In the following article, John Clements, managing director of UK-based monitoring equipment manufacturer Signal Group, explains why VOC emissions reduction is important, how monitoring performs an essential role, and what the latest developments are in monitoring technology.
In general, volatile organic compounds (VOCs) are harmful to both health and the environment, so management of the risks associated with VOCs necessitates accurate and reliable monitoring. However, it is first necessary to distinguish between the two main areas of concern – indoor and outdoor VOCs, not least because the definition of VOCs is different for these two applications.
Indoors, VOCs are organic chemical compounds which evaporate under normal indoor atmospheric conditions of temperature and pressure. Some organic chemicals are harmful to the skin and can be absorbed, but volatility makes it possible for VOCs to be breathed in and cause a wide variety of negative health effects ranging from minor irritation to death.
In the outdoor environment, the main concern with VOCs is their role in the formation of ozone, a constituent of photochemical smog. At ground level, ozone is generated when VOCs react with sources of oxygen molecules such as nitrogen oxides, and carbon monoxide in the atmosphere in the presence of sunlight. Ozone can be harmful to health, particularly in children, the elderly, and people of all ages who have cardiovascular problems such as asthma or COPD. Ground level ozone can also have harmful effects on sensitive vegetation and ecosystems.
In the outdoor environment, VOCs are commonly defined as any organic compounds which are emitted from non-natural processes and have photochemical ozone creation potential. This is generally interpreted as any organic compound released to the atmosphere from an operator’s plant or process, excluding releases of naturally produced VOCs from within the plant boundary and methane.
In most countries, the emissions of regulated processes with the potential to release VOCs are issued with permits that include an emission limit for total organic carbon (TOC). The Standard Reference Method for the measurement of TOC is with a Flame Ionisation Detector (FID). In some cases, where there is a potential for the emission of particularly toxic VOCs, the site permit may include a requirement for the monitoring of individual organic compounds, which means that a monitoring technology capable of speciation would be necessary. Alternatively, it may be necessary for the monitoring activity to distinguish between methane and non-methane VOCs.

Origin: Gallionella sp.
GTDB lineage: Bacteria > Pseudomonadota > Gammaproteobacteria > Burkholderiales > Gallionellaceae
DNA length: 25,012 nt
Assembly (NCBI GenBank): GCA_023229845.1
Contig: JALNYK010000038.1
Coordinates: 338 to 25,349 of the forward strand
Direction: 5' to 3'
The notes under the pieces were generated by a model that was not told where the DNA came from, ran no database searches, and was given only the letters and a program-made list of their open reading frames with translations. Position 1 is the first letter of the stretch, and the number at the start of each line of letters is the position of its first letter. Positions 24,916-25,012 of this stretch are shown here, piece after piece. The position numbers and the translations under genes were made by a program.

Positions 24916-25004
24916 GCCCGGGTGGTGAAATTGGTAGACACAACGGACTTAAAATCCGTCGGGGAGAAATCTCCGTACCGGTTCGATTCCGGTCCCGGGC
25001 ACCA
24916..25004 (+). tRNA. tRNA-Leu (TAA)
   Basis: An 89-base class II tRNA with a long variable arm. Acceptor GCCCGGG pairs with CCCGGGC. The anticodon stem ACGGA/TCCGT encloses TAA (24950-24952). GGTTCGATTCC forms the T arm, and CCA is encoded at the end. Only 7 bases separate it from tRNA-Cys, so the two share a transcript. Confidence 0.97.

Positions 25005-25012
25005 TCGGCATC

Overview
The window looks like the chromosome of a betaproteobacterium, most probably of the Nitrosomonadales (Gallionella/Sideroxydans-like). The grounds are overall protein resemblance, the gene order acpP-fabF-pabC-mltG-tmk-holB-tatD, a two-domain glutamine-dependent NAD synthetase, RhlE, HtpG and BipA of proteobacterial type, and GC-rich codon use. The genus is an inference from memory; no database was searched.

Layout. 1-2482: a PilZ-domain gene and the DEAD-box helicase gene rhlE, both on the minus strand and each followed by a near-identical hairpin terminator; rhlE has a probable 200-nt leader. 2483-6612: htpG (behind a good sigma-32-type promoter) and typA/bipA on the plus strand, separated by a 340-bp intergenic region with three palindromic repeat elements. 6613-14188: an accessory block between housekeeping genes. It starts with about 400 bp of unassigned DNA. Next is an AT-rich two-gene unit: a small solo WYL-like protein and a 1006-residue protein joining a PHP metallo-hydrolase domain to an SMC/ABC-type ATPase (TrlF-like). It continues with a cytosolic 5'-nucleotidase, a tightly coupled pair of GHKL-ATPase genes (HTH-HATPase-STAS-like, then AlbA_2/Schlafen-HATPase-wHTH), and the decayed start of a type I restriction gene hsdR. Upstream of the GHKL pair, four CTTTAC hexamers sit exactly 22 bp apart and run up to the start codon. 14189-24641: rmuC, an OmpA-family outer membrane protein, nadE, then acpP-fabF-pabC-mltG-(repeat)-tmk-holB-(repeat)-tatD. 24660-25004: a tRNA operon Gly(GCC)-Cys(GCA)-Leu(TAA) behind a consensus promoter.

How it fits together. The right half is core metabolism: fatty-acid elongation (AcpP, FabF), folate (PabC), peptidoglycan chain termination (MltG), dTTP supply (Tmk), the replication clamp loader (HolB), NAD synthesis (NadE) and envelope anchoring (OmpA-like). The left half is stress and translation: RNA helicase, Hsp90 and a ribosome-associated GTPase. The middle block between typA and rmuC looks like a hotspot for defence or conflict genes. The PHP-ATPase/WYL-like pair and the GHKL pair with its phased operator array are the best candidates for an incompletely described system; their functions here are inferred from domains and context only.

What are the advantages of monitoring VOCs?
In addition to regulatory compliance, there are a host of other reasons for monitoring VOC emissions. For example, monitoring is often employed to measure and check abatement plant efficiency. Monitoring can also help to optimise process flows and can help to identify solvent reduction opportunities, which lower costs, improve environmental performance and reduce risks to workers. As such, monitoring forms an essential component of a solvent management programme.
Some FIDs are able to measure methane and non-methane VOCs, which is a significant advantage because methane is a major greenhouse gas (GHG) and in recent years, despite international efforts to lower GHG emissions, methane emissions have been rising.
What is a FID? And how does it work?
As the name implies, a flame ionisation detector measures the concentration of ions produced when hydrocarbons in a sample are burned in a flame. Hydrogen or a hydrogen/helium mixture is used as the fuel for the flame which burns in hydrocarbon free combustion air. An electric field is generated by a polarisation voltage between two electrodes, and the ions generated by the combustion result in a charge which is directly proportional to the quantity of Carbon atoms derived from organic compounds in the sample.
Globally, there is a significant number of manufacturers developing portable VOC detectors for fugitive VOC emissions, most of which employ a photoionisation detector (PID). However, this technology is not suitable for TOC emissions monitoring because of the enormous variation in response factor between different VOCs. It is also interesting to note that very few companies are developing advanced FIDs, so Signal Group is leading the field in this area.